Major aerospace and defence firms have signed up to a new offset policy designed to help the UAE diversify its economy.
Boeing, Raytheon, EADS, Fincantieri, Nexter, MBDA, Lockheed Martin and Rheinmetall have all signed new long-term agreements for the upgraded offset system that was introduced last summer, representing the first major reform of the policy in 18 years.
Offsets require defence companies to contribute to the economy in exchange for arms contracts and are present in more than 100 countries worldwide.
Major infrastructure projects such as the Al Raha Beach residential project and the Dolphin gas pipeline were facilitated by offset deals.
"Over 70 per cent of defence contractors with offset obligations have transmitted their commitments to the new policy," said Saif al Hajeri, the chief executive of the Offset Program Bureau, the state-backed development agency responsible for implementing the offset framework.
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The new rules have been modified to support plans for an industrial base that delivers economic and social development through industrial partnerships, technology and knowledge transfer, and the creation of high-value jobs for UAE citizens.
Particular emphasis is put on building capacity locally for the making of end-user products such as strategic technical systems, infrastructure, transport equipment and oil and gas systems, as well as components such as advanced materials and electronics, precision manufacturing and technical services.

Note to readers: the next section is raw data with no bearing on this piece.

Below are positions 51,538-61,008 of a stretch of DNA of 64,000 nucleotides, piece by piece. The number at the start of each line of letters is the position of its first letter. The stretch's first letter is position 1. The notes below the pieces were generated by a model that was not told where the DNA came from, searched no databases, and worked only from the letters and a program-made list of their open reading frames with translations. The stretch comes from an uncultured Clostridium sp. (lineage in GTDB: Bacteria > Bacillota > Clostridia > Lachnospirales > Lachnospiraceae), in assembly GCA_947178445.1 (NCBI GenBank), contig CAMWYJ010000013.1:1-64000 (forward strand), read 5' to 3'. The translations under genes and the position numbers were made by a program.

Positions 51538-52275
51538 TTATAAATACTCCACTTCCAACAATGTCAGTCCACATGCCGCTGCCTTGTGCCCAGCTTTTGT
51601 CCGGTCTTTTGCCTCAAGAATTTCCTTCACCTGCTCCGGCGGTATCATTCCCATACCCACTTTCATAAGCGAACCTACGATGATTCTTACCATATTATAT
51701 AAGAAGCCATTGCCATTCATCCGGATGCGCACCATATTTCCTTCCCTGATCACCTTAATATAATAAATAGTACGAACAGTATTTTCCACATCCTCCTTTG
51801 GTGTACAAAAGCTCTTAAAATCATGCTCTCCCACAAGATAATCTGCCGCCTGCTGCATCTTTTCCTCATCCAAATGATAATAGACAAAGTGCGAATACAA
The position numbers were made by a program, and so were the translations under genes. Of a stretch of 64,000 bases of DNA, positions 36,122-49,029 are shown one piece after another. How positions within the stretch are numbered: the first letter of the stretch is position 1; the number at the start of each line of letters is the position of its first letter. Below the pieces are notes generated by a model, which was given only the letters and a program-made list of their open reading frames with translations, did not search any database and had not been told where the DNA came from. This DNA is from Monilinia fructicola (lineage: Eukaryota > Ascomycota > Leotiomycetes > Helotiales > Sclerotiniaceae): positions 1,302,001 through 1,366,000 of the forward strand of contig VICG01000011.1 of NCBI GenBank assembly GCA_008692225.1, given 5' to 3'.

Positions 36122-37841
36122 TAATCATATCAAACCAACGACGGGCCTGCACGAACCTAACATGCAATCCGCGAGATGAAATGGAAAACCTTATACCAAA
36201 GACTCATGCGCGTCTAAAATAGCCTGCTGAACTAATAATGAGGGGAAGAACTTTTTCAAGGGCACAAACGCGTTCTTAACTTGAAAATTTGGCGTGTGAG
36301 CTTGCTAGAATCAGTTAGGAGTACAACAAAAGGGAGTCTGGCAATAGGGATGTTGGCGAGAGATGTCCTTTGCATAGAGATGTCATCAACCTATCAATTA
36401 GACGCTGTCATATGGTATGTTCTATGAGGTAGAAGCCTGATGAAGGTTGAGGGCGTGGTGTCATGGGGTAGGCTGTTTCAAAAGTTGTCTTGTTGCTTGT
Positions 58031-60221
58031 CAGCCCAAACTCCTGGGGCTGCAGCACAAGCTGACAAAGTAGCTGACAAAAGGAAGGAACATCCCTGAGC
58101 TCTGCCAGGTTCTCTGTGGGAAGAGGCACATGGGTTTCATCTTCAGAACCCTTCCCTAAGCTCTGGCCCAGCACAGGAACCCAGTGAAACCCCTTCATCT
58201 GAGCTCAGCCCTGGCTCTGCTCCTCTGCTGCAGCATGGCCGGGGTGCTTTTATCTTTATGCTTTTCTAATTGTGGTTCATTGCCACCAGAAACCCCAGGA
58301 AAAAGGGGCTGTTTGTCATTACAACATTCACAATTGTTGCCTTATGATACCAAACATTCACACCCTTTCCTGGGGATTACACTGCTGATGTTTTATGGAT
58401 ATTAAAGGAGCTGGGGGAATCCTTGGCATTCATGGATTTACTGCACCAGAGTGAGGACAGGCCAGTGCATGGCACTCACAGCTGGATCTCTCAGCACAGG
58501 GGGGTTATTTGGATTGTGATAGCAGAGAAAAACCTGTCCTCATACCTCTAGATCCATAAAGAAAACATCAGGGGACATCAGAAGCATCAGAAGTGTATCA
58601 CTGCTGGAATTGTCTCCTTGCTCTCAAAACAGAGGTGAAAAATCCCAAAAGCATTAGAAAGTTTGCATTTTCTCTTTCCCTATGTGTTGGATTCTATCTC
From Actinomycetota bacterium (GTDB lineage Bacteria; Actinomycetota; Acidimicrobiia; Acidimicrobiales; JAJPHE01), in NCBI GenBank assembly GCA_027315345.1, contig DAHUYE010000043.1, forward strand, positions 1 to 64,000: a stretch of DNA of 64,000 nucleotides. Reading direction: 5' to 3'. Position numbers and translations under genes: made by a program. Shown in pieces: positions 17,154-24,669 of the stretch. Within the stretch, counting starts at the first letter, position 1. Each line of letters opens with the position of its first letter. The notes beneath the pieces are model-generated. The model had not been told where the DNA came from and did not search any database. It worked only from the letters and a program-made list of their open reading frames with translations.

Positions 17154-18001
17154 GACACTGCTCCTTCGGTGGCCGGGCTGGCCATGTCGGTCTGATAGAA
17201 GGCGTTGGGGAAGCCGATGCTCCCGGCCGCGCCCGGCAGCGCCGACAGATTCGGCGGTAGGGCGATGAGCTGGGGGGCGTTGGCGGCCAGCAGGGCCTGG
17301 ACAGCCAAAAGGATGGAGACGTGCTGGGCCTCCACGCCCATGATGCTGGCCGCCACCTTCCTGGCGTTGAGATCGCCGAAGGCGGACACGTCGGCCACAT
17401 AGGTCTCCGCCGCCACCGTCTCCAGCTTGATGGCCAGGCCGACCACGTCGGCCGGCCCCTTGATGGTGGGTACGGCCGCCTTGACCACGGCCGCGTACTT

The old policy focused solely on "output" such as defence companies creating profitable joint ventures and employing nationals.
Last year it was estimated that defence companies would be obliged to generate economic output worth US$21 billion (Dh77.13bn) in the Emirates over the next five years, in exchange for an estimated $35bn worth of arms contracts, according to Blenheim Capital Partners, a financial services company based in the UK.
But the new policy also allows defence companies to generate offset credits for "inputs" such as contributing intellectual property and apprenticeship programmes. When the policy was announced last summer, the defence publication Jane's reported that defence contractors felt the new rules may force them to take on additional risk.
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However, Matar al Romaithi, the director of industrial development at the Offset Programme Bureau, said the offset policy had become more flexible for defence contractors and easier to implement.
Joost van Gemert, the head of corporate offset at Rheinmetall, based in Germany, welcomed the new rules.
"We are … very positive about the new offset policy," Mr van Gemert said. "It is much more open and very similar to the offset policies from European countries."